Men of Iron

  • by Howard Pyle
  • Narrated by Robert Whitfield
  • 6 hrs and 13 mins
  • Unabridged Audiobook

Publisher's Summary

This is a story of the days of chivalry in England and of young Myles Falworth, son of a lord unjustly disgraced for treason, who was forced to make his fortune as best he might in the days when men seemed made of iron. How he entered the service of a powerful lord, rose to knighthood, defeated his father's old enemy in thrilling combat, and at last won the friendship of the king is told against a background of the dangerous times of the 14th century that makes them live again.


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Customer Reviews

Most Helpful

A great story for younger listeners

This is a book about a 15-year old boy who becomes a squire and, eventually, a knight. It was exciting to see him grow and mature. The vocabulary was a bit advanced for the modern teenager. However they can identify with the struggles that the hero goes through with hazing by older boys, secret hideaways with his friends, chaste romance with a young lady who is the daughter of the Earl, who is far above his "station" in life. Throughout the story, the young man behaves honorably and it shows how godly character is rewarded despite great struggles. I would recommend it as a stepping stone for those readers who will go on to more mature stories of knights and ladies.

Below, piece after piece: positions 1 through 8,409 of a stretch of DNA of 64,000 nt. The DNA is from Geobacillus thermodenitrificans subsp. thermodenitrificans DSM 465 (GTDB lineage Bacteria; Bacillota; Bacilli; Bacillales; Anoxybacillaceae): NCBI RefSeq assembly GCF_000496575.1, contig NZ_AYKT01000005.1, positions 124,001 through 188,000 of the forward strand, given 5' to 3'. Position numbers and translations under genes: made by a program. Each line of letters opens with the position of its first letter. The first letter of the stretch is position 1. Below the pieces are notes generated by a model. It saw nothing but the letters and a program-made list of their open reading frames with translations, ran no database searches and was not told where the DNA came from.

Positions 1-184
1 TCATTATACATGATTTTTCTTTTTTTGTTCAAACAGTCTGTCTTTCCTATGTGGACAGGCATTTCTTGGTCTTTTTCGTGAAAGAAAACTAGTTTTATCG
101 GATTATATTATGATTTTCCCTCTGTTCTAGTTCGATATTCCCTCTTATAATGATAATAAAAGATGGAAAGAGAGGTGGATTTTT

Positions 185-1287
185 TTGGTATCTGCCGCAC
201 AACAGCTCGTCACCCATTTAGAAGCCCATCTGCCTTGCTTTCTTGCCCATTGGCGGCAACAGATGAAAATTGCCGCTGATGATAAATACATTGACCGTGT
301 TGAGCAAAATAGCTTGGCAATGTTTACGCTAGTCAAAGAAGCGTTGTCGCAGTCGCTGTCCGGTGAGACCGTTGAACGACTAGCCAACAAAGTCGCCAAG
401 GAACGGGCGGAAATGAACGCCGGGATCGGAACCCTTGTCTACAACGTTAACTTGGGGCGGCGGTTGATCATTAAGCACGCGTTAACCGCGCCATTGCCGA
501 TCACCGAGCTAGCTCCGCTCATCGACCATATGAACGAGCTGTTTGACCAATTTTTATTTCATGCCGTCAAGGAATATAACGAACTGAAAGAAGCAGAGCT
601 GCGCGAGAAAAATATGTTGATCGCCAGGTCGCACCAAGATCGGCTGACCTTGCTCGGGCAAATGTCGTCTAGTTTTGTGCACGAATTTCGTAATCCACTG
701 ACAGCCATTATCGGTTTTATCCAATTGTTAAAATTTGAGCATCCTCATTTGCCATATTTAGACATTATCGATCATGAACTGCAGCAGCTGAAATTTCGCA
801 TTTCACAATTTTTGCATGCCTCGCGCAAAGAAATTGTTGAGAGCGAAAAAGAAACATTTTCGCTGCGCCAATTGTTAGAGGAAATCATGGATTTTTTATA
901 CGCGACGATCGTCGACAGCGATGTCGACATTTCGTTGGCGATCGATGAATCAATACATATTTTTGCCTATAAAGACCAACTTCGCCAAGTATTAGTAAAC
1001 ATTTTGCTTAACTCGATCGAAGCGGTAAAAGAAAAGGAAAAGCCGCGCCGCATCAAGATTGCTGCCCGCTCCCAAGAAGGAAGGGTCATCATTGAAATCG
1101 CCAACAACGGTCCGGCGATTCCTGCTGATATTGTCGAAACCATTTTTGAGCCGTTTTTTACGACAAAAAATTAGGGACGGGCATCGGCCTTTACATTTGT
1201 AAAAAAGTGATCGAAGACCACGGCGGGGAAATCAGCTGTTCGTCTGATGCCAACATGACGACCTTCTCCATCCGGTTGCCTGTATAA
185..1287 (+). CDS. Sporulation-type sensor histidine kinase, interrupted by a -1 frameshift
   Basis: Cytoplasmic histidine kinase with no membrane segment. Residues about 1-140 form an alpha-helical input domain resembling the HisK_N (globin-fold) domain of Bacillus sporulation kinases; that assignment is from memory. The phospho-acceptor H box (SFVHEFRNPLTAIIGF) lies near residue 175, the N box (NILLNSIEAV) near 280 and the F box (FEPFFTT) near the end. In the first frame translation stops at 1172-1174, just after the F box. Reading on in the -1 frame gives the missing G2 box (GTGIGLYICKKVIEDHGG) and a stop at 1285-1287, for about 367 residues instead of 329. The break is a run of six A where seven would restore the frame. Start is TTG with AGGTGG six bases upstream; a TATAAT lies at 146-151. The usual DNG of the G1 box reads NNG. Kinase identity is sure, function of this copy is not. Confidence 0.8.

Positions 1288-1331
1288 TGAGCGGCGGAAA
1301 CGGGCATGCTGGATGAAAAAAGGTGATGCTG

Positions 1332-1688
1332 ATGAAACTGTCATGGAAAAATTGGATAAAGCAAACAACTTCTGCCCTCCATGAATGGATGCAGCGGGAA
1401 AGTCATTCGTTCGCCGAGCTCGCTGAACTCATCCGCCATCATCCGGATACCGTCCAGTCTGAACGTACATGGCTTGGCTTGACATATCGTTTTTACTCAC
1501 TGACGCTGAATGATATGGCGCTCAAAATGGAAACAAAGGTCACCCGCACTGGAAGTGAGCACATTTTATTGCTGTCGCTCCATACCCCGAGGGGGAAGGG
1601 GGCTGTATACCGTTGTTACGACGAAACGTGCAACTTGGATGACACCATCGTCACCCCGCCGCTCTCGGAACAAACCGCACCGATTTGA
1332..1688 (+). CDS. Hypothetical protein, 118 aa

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- Alan Rither

Good story with technical flaws

I enjoyed Robert Whitfield’s narration of “Scaramouche” and “Captain Blood” so much that I got this book as well.

The narration is as good as those others, but the audio quality isn’t. Added to that, I noticed some flaws with the downloaded book. Initially, chapter 16 was missing entirely. I called the problem to the attention of customer service and it seems to be repaired now, but the missing chapter detracted from the enjoyment of the story. As it turned out, that chapter is not central to the plot.

This is an enjoyable story for anyone older than 15. Children younger than that will probably have trouble with some of the words, but it’s still an easily understood story, with only a few excursions away from the main plot.

The story’s central character is Miles, a young man studying to be a knight. Honor is a central concept of the story.

I am waaaaay past childhood and enjoyed this book, but I think it would be more suited for boys in their teens. I don’t think that girls would enjoy it as much boys would, although I should leave that issue open until we get a woman’s opinion.

In spite of the technical flaws, I rate it at 4 stars.

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- Loren D.

Book Details

  • Release Date: 05-26-2004
  • Publisher: Blackstone Audio, Inc.